Janet Biggs will go a long way to find herself. Her four-channel video unfolds only a continent away, but do not be fooled: with Can't Find My Way Home, the real journey has still to begin.
As artist, she becomes both the experimenter and the subject of experiment. She delves deep into earth itself. She may even find her way home, but with a few shocks along the way. Decades earlier, too, Paul Sharits took video as the source of controlled shocks, this time for the viewer. Last, Sara Ludy makes video her "subsurface hell," but not in a mine shaft. Together, they give new meaning to experimental film.
For Janet Biggs the principal actor, dressed in a mask and bright orange hazards suit, disregards a warning in German, steps through a door, and begins her descent into a salt mine. The narrow passage has no obvious ending, and much else will happen before she is done. For one thing, the scene will switch to a laboratory, where a woman manipulates syringes and specimens that later take shape as brain scans. It will turn, too, to an older man examining rock samples, perhaps from the very crystal cave that is the focal point of the journey. The miner will hold a small sample herself in fear, puzzlement, or wonder at its beauty. The viewer may well have the same mixed feelings.
Biggs is out to find herself behind the mask, but she challenges the viewer to find her as well. One first sees the miner from behind, and one may not anticipate a woman's wide, dark eyes above the comic proportions of the mask's dual filters, like a clown's false nose. I cannot so easily read German, just as I could not know the mind behind the brain scan. Still, she leaves plenty of clues. The parallels between the video's segments underscore its persistent searching—with two young women, two scientists, two handling crystals, and two threatening environments. The very glow and translucency of the crystal cave has its parallel, too, in the artist's new media.
Does she attain her end? The video, which previously screened at the Blaffer Museum of the University of Houston, ends abruptly, and its title may seem to have the last lonely word, but again do not be too sure. As the scientists know, there is real beauty and real satisfaction to the search. The exhibition title, "within touching distance," has a point, too. The four large screens, angled almost to a semi-circle, invite one up close to share the experience. A cello kicks in as the white-haired man enters, with comforts of its own.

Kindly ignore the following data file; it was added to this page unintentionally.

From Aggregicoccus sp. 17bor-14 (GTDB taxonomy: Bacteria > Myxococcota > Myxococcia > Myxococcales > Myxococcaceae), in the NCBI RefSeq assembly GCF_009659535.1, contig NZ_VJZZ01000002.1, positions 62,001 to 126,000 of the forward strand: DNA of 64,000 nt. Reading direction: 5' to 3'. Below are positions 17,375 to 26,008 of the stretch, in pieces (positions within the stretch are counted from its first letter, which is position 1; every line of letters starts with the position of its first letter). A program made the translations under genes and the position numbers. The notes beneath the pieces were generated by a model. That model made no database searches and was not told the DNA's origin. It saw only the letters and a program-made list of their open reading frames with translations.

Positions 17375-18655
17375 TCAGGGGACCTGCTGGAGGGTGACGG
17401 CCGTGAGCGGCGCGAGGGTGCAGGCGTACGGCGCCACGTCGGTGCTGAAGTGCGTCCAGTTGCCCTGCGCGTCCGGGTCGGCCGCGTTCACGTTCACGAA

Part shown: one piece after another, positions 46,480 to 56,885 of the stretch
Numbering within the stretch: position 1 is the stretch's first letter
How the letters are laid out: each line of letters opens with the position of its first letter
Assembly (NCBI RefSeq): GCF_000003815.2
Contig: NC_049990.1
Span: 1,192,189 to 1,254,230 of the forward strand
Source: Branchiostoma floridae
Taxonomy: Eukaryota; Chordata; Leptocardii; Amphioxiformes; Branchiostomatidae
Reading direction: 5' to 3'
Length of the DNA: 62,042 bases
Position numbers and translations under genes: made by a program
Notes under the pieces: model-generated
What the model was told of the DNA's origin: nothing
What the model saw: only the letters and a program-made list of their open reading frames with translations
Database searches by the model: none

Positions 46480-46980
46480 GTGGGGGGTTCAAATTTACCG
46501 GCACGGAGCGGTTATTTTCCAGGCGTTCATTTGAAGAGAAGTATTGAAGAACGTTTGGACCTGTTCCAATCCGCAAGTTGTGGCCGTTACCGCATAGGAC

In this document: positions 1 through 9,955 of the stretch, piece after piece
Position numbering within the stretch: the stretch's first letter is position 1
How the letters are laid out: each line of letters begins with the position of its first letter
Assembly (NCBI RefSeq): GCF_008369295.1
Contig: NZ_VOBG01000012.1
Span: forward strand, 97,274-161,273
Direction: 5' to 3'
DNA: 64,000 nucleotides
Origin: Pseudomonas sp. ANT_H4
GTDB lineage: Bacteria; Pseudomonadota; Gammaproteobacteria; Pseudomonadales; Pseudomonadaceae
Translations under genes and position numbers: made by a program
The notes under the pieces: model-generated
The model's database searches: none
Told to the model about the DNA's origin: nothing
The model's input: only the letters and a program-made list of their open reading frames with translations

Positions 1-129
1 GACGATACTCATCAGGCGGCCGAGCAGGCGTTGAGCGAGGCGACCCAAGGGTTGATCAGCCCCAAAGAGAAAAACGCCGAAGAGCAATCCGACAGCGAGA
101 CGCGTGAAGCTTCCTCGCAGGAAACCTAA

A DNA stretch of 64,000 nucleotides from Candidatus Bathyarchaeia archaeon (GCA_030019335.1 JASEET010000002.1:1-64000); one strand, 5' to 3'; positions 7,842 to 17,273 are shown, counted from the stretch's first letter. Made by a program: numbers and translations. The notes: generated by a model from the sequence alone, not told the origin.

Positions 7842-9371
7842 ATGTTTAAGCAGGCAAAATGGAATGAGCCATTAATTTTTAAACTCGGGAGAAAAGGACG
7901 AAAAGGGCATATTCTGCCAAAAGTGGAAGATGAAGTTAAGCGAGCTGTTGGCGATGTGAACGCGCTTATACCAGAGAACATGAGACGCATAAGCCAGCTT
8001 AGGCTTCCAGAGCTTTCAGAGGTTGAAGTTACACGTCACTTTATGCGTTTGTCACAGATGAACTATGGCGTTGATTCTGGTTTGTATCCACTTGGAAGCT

Are the scans even hers? Maybe not, but Biggs puts herself on the line in a second video, Written on Wax. The title points to another task of interpretation and other medium, this time an older means of recording. And the video opens with what look like vintage photographs of men on horseback, from an almost mythical American West. Next come color photos of a girl growing up with a love of horses, ending with her in the elegant dress of a formal competition. Yet the title also identifies representation with penetration, and the video obliges.
After the prelude, it shifts to Biggs in the present, in another neurological laboratory—this time as the subject of experiment. She helps strap herself into an apparatus that, thanks to the intense gaze of a close-up, one never quite sees. She also sets in place a mouthpiece to keep her from biting her lips, for she will receive electric shocks. As she does, more horses appear but with none of a jockey's refinement, starting with the leaden hoofbeats of cart horses almost out of a Budweiser commercial. The risks extend to a swimmer, a skater, and a woman standing on horseback, rising to a difficult balance. The nostalgic early memories are gone, from a video artist whose past work includes a meditation on predator and prey, and yet the standing rider ends the video with quite a feat.